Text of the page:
Trade Center Cleanup
Workers File Lawsuit
NEW YORK -- About 800 people who worked on the World Trade Center cleanup have filed a class-action lawsuit against the leaseholder of the towers and those who supervised the job, alleging they did little to protect workers from dust, asbestos and other toxins.
The lawsuit, filed in federal court Friday and made public Monday, was brought against Silverstein Properties and the four construction companies hired to oversee the removal of the 1.5 million tons of debris.
The lawsuit seeks compensation for victims and establishment of a system to track exposed workers for the next 20 years. It also alleges that many workers did not have access to protective gear, and those who did were not taught how to wear it properly.
Howard Rubenstein, a spokesman for trade center leaseholder Larry Silverstein, said the cleanup was conducted by the city and the Federal Emergency Management Agency. "We had no control over that operation and no ability to supervise what safety precautions were taken," he said. The other defendants said they had not seen the complaint and had no immediate comment.
The government is funding six health screening programs to monitor Ground Zero workers, but none is funded beyond 2009.
Last week, the Centers for Disease Control and Prevention released a study showing that many recovery workers had respiratory problems after the cleanup. Problems include asthma, sinusitis, constant coughing and stuffy nose, facial pains, chest tightness, wheezing and shortness of breath.
Proper respiratory gear would have allowed the workers to block smoke, dust, diesel exhaust, pulverized cement, glass fibers, asbestos and other chemicals and prevent throat and lung diseases, according to the CDC study. It found that only about one in five of the workers wore respirators at the site.
* NEW YORK -- Teenagers who want to emulate New York's firefighters, lionized for their work on Sept. 11, 2001, can begin their training in public school as part of a new fire department-themed school. Students will form battalions, wear firefighter-like uniforms and learn fire safety and homeland security procedures at the High School for Fire and Safety. The school and 52 others with special courses also have the usual curriculum of mathematics and reading.
* GROVELAND, Calif. -- A member of an elite helicopter wildfire crew became the first female firefighter from the California Department of Forestry to die in the line of duty, officials said. Eva Schicke, 24, of Arnold was in a seven-member crew that apparently was overrun by flames Sunday in rugged terrain of the Stanislaus National Forest.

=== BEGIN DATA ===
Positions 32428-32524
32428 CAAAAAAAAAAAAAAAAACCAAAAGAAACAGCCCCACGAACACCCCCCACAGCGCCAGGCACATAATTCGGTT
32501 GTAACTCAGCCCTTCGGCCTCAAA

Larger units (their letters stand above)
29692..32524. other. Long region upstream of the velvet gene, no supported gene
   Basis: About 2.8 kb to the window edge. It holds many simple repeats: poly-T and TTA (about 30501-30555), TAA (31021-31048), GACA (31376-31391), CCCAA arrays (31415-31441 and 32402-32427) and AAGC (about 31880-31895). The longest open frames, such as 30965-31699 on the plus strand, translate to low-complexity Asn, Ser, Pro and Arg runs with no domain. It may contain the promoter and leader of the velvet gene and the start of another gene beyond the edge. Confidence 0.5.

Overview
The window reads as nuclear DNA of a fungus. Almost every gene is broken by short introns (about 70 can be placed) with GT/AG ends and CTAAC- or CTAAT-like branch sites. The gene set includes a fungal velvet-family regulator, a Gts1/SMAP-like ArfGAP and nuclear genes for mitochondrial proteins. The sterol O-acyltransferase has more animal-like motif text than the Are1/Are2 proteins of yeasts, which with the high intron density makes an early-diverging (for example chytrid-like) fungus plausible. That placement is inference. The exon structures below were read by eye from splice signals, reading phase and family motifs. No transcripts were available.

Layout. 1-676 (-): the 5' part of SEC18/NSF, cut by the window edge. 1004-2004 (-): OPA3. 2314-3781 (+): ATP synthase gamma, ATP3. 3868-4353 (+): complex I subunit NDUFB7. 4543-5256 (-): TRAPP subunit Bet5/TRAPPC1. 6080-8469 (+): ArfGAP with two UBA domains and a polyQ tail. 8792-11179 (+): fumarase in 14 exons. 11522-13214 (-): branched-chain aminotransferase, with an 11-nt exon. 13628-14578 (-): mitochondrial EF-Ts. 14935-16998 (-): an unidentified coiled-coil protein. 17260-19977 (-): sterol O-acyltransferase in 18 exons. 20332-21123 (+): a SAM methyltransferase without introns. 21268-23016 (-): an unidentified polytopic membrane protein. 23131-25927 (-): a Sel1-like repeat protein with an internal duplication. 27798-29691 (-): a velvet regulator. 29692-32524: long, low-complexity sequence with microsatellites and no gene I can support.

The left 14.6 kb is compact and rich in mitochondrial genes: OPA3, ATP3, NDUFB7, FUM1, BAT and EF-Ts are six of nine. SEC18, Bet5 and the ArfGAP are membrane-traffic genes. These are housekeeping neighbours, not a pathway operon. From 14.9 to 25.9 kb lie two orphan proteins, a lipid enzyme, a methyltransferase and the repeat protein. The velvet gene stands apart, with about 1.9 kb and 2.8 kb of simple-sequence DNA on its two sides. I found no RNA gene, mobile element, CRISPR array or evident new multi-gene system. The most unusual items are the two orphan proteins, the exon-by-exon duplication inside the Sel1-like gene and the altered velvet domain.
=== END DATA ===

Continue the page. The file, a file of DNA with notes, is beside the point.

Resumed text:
* MERCED, Calif. -- The deaths of dairy workers Enrique Araisa and Jose Alatorre, who were asphyxiated in 2001 by gases rising from a manure pit, could have been prevented if farmer Patrick Joseph Faria had given them the proper training and equipment, prosecutors said during opening statements in Faria's involuntary-manslaughter trial.
* St. LOUIS -- A small plane crashed on an island in the Missouri River after circling the runway at an airport nearby, killing all four people aboard, authorities said. The crash happened Sunday night on Howell Island as a group of four adults was flying from Sikeston, Mo., to the Spirit of St. Louis Airport in Chesterfield, about 25 miles west of St. Louis, officials said. Pilot Mark Kaplan and his wife, Phyllis Kaplan, both 56, of Chesterfield, were killed along with passengers Ralph Supinski, 57, and his wife, Carol Supinski, 58. Mark Kaplan received his pilot's license about three weeks ago, the National Transportation Safety Board said.
* CINCINNATI -- Alexandria Hall, 44, who kept a houseful of venomous and exotic pets, was bitten by a viper a week ago and died at a hospital Saturday, authorities said.
* SAN DIEGO -- The war in Iraq keeps Theresa Arnold thousands of miles away from the man of her dreams. But that did not stop the pair from exchanging vows in what is believed to be the first marriage by proxy in California. Clutching a cellular phone, the bride was married to Marine Lt. Thomas Cogan IV on Saturday at the San Diego County clerk's office. Cogan said his "I do" from the front lines of Iraq. Marriages by proxy were illegal in California until Friday, when Gov. Arnold Schwarzenegger signed a law allowing military personnel stationed overseas in a war or conflict to marry through a legal stand-in. Texas, Montana and Colorado also allow marriage by proxy.
-- From News Services